Steel and paint, two key materials in the Jefferson Avenue footbridge, are materials that Short identified as the subjects of supply chain issues. Bar joists, and other steel materials, are tough to come by. Some types of paint were driven toward shortage status after Winter Storm Uri lowered production levels in 2021.

“The freeze that we had last spring down in the south, that really had a huge impact on paint,” Short said.

Production of resin and some plastics also dropped off because of Winter Storm Uri.

The Springfield City Council will decide how long it is willing to wait to see if economic conditions in the construction trades improve.

“One of the concerns or challenges we have is in addition to funding whatever it might take to build the bridge is finding the contractors who are willing to do it in the next year or two versus needing to wait until we get far out past this climate,” Gage said.

Gage said the city will continue to open discussions with contractors about how to structure requests for bids in ways that will entice contractors to bid. 

Walking forward

The footbridge is one concern among many for Mayor McClure.

“I fear about our other upcoming projects. I fear about re-bidding with a higher estimate, which means we have to come up with additional funds from some source, which means something else is not being done,” McClure said.

Gugel agreed that the footbridge, even with its unique set of challenges, won’t be the only project in 2022 that results in bids over budget.

“All of these budgets were set early on. Those will have to adjust, because again, we’re seeing bids coming in higher across the board,” Gugel said.

The current climate takes away much of the “wiggle room” that the city of Springfield might have to award extra options on bid packages, and it undersells any cost savings that has happened previously.

Construction companies are changing the way that they do business, including ordering materials in advance and storing them instead of having materials shipped directly to a job site. That changes insurance costs, plus the cost of having space to store materials. Because some construction materials are valuable, they have a tendency to get stolen if they aren’t secured, and so construction companies also assume the cost of keeping stored materials secure from theft.

Short says the Springfield Contractors Association and its members are working to foster good senses of understanding and positive relationships with public entities. Public projects are more transparent and open than private projects, which sometimes invites more scrutiny.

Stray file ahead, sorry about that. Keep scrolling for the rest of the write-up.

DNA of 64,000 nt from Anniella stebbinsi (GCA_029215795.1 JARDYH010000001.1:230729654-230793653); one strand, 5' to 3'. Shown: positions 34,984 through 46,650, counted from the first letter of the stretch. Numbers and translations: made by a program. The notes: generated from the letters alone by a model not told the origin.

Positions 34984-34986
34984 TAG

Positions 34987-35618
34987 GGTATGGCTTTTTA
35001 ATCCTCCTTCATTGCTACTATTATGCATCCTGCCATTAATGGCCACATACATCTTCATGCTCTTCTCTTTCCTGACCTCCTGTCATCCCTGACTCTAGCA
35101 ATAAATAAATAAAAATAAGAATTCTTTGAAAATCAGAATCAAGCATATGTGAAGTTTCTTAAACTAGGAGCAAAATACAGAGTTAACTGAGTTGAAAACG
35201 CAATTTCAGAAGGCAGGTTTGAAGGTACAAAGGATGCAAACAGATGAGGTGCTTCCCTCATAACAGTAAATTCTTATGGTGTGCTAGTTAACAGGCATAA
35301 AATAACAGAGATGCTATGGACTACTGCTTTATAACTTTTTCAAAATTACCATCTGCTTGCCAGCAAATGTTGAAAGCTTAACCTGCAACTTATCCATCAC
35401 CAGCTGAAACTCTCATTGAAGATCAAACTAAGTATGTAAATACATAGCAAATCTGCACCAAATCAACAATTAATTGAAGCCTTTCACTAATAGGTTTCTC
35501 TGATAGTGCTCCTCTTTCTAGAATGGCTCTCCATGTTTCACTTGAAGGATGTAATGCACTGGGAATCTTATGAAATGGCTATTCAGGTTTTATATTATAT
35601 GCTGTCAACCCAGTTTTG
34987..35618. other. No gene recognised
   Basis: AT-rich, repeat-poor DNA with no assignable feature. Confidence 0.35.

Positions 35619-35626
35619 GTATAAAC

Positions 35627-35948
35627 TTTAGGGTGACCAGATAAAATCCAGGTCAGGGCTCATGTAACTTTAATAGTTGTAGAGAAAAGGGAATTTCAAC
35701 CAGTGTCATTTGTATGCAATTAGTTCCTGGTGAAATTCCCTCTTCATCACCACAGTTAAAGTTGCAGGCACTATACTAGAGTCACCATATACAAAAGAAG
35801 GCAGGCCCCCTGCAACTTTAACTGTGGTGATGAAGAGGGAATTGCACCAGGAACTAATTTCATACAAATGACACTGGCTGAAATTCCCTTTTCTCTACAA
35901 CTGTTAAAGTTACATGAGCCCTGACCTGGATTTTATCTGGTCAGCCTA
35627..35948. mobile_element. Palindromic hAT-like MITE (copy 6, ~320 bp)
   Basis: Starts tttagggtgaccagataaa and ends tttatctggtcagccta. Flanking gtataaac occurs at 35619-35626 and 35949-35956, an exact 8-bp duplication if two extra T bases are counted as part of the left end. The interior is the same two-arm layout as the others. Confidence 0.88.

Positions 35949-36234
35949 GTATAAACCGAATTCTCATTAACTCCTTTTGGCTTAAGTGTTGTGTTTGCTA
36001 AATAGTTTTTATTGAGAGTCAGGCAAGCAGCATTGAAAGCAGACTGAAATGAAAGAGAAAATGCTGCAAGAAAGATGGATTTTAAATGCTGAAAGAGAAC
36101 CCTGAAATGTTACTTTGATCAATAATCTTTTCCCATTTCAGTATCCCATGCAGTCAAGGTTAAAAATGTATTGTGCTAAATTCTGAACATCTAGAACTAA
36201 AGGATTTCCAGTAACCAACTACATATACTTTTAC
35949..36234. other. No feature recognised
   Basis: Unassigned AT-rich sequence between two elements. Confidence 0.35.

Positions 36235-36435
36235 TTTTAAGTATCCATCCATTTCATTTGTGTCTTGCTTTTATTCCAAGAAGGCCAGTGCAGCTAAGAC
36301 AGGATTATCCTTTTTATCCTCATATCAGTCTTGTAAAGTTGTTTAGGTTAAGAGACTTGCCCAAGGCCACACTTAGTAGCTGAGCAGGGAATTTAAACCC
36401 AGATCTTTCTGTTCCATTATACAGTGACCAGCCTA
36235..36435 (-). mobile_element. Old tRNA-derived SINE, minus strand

“People are doing the best they can. There are change orders that may change the prices,” Short said. “It is in everyone’s best interests for the subcontractors to stay in business and for the suppliers to stay in business.”

Short said that it’s harder for contractors to manage the permitting process for a project in a larger city like Springfield, because larger cities tend to have more projects going at any given time. In smaller suburbs, there may only be one or two major projects happening at once, which means larger projects can gain approval and permits faster than they would in larger cities.

Springfield City Councilman Richard Ollis said that the high bids for the footbridge were one example of the financial decisions that lie ahead for public works and infrastructure projects in 2022.

“I hate to be negative, and that’s not my intent here, but we’re experiencing significant upward pressure on all of our projects as far as pricing goes. It is going to be a challenge to — for lack of a better word — execute our capital improvement project list within the budget,” Ollis said. “Every other project we’ve got going; it’s going to be a challenge.”

Impact of slow refurbishing on Commercial Street

The Springfield City Council and public works department has not decided what to do about the Jefferson Avenue footbridge project. One possibility is that a refurbishing or reconstruction project will have to wait months — or years — for the construction climate to improve and for the likely cost to come back down closer to the original $3.2 million estimate.

City council members and stakeholders on Commercial Street have discussed another possibility, though it also comes with a price. A building platform may be built somewhere on Commercial Street, giving people the chance to view the bridge and learn about its history without crossing it.

Among several other professional pursuits, Dr. Lyle Foster is the owner of Big Momma’s Cafe and Espresso Bar, which is about a tenth of a mile west of the Jefferson Avenue footbridge. 

According to Google Maps, you can walk from the front door of Big Momma’s to the footbridge plaza in about two minutes.

“Many stakeholders are extremely frustrated. I probably describe it now as an opportunity lost,” Foster said. “I think part of the reality is it’s been closed long enough that the impact is probably where people have adjusted. You can’t go up on it, you can’t take pictures on it.”

Foster said that Commercial Street is a popular spot for photographers to take portraits or scenery photographs. That’s why he supports the idea of keeping the historic bridge in place, even if people can’t walk across it, and constructing a viewing platform.

“I also feel like this, if the bridge does get renovated, rehabilitated, the platform also gives you a place to safely watch the process,” Foster said. “Sometimes you have to figure out how to get some lemonade out of the lemons, instead of just sitting there mourning.”

The Historic C-Street district is also recovering economically from the COVID-19 pandemic. Loft-living, Airbnb and VRBO stays — and the development of wedding and event venues — have changed the landscape of the street when it comes to reasons that people visit.

“Commercial Street has definitely become a much more visible place to visit,” Foster said.

Foster added that people don’t tend to wander into the district aimlessly. They usually come to Commercial Street with a purpose in mind, whether that’s to visit Big Momma’s or another restaurant or shop. A viewing platform with some opportunities to learn about the bridge and take photographs could be another reason for people to make purposeful visits.

Rance Burger

Rance Burger covers local government for the Daily Citizen. His goal is to help people know more about what projects their government is involved in, and how their tax dollars are being spent. He is a graduate of the University of Missouri-Columbia with 15 years experience in journalism. Reach him at rburger@sgfcitizen.org or by calling 417-837-3669. Twitter: @RanceBurger More by Rance Burger